Clinton and Trump Offer Only Statism, and America’s Decline

In the United States, Trump and Clinton are two sides of the same coin: They believe in the State per se.
Trump and Clinton are two sides of the same coin: They believe in the State per se. (The Gateway Pundit)

EspañolUS voters showed their preferences in the “Super Tuesday” election on March 1. The results seem to confirm that the Democratic party’s Candidate is Hillary Clinton and that, on the Republican side, it will be Donald Trump. In any case, expectations are not very positive.

Beyond the final result (both about who the candidates will be and who will be the next President of the United States), what the world might be witnessing is how a society is, progressive and rapidly, ruining the conditions that allowed its citizens to become part of one of the richest societies in the world, both now and in historical terms.

I’m not referring to power. The relevance of the United States is not that it is a powerful country. At the end of the day there is not a more statist, more dangerous concept than power. In fact, one could argue that, with the rise of the US as a global superpower since the end of World War II, multiple processes were triggered, both domestic and international, which allowed growth without limits to the Federal Government. Currently, the US government directly and seriously threatens the freedoms and institutions that allowed the creation of wealth in that country in the first place.

If the United States maintained a limited government with specific functions as the Founding Fathers intended, it wouldn’t matter who gets elected every four years. Federalism, the system of checks and balances and the preservation of individual liberties, would would make the President’s position  almost innocuous.

But no. As things stand, the next president’s name is becoming increasingly important. Of course, these elections are not the beginning of the process I describe. George W. Bush and Barack Obama are the result (and also the architects) of the destruction of limits to the Federal Government. To be precise, it could be said that the process began, timidly and gradually, even from the Civil War, through progressive governments, to the New Deal and until today.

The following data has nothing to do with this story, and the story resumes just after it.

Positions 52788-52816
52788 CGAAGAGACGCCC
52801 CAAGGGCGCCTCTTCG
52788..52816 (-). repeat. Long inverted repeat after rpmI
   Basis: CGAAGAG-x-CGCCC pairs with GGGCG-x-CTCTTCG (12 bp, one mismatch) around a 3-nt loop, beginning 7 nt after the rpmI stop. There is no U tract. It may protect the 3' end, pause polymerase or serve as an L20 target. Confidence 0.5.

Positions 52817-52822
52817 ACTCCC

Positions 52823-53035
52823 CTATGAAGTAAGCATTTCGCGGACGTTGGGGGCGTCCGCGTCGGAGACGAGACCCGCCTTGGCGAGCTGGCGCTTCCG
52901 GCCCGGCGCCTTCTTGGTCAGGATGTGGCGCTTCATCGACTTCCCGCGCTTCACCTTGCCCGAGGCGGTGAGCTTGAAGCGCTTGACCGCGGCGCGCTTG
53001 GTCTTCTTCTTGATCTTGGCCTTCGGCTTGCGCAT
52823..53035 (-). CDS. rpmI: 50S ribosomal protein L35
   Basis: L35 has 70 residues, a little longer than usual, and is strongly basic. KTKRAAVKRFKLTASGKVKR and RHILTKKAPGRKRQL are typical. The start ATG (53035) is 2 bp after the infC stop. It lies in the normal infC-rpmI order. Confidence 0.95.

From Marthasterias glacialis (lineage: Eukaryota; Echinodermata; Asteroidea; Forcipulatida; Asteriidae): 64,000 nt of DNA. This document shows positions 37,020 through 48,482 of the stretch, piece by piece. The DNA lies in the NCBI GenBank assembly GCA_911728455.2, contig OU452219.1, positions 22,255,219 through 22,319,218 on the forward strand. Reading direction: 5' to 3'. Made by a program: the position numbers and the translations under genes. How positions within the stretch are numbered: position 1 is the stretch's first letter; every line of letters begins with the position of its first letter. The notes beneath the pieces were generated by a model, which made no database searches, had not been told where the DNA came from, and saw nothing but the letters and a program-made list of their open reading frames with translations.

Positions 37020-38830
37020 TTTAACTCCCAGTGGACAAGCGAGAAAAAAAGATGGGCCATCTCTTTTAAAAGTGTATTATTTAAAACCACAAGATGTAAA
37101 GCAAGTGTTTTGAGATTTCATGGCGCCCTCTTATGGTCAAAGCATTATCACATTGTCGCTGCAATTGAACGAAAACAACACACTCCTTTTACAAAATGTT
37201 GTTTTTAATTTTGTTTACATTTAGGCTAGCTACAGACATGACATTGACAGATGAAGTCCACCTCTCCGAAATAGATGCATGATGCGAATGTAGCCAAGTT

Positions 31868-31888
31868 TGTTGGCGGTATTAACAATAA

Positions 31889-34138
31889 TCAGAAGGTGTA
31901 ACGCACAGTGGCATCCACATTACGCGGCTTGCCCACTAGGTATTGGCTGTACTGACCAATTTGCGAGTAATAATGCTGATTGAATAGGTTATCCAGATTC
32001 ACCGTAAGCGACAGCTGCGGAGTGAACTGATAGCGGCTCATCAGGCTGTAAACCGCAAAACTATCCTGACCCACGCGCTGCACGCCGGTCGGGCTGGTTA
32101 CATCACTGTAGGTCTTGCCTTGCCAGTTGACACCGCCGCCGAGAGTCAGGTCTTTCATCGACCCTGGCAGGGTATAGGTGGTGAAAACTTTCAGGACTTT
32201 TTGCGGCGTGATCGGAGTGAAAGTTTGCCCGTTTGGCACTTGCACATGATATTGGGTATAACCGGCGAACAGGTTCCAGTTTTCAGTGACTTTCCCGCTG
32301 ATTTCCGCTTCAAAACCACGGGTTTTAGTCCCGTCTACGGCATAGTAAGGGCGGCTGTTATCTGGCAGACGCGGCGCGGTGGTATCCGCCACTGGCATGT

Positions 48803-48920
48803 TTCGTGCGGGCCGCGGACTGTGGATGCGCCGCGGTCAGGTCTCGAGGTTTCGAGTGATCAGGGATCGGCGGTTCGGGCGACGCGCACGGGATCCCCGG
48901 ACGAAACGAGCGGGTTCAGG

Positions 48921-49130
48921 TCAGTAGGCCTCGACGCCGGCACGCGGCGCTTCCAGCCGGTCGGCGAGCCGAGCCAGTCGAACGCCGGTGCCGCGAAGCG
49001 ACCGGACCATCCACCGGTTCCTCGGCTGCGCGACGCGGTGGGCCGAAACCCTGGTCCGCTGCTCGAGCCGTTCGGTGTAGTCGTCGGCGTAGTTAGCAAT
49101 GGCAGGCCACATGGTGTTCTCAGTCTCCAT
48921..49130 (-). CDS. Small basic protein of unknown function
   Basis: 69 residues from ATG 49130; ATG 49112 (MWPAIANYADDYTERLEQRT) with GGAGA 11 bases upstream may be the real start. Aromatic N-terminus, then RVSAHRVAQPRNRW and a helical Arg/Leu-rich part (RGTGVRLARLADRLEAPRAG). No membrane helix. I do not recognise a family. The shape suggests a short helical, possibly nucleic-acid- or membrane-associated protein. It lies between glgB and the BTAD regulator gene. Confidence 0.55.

But the federal government’s excesses have worsened and have accelerated in recent years. And citizens are increasingly in favor of removing the chains that had previously limited the government.

Hence the importance of future candidates. On the Democratic side, Hillary Clinton and the self-styled socialist Bernie Sanders are, without doubt, two inflamed statists. Both speak of the founding values but despise them; they consider the state as an end in itself and find the individual and freedom as obstacles in front of their social objectives. They are interventionists.

[adrotate group=”7″]Things aren’t any better on the Republican side. Donald Trump is not only statist and improvised. For him, the state is also an end in itself: that’s why he talks about America’s greatness. His obsession is power. In addition, Trump is the best example of why many who are successful in the economic sphere are neither capitalists nor liberals. They cannot be good politicians either.

Trump is not only an improviser and a populist. He also believes that, because he is rich, he can “manage” the country as he manages his business, and that his economic success makes him a sort of superior being. There is nothing more dangerous than placing a person of this sort in a position whose limits are dwindling.

Statism and more statism seem to be the only options in this US presidential election. But government spending never comes for free. As economist Friedrich von Hayek explained, politicians usually cannot innovate with their ideas; in order to be elected, they have to reflect what the majority wants.

So what we are witnessing in these elections is just what the majority wants in America. Majorities increasingly demand state action. They not only tolerate it; they want it. Some call for state intervention because they cannot stand inequality. Others believe in the desirability of living in a powerful country, which is a mere illusion. Others simply want to live at others’ expense.

A majority is supporting outsiders against the establishment candidates because it created, by its own desires and past elections, a corrupt political monster, which creates inequality since it is captured by private interests. But the solution is not more government. Too bad that they do not realize it. They blame freedom and its economic expression, capitalism, for a phenomena that can only be explained by state action.

The American experiment of a society built under the supremacy of freedom is being lost due to the folly of its own members. Who knows how long the world will have to wait to enjoy another such feat.

Translated by Leonor Ball de Silva.

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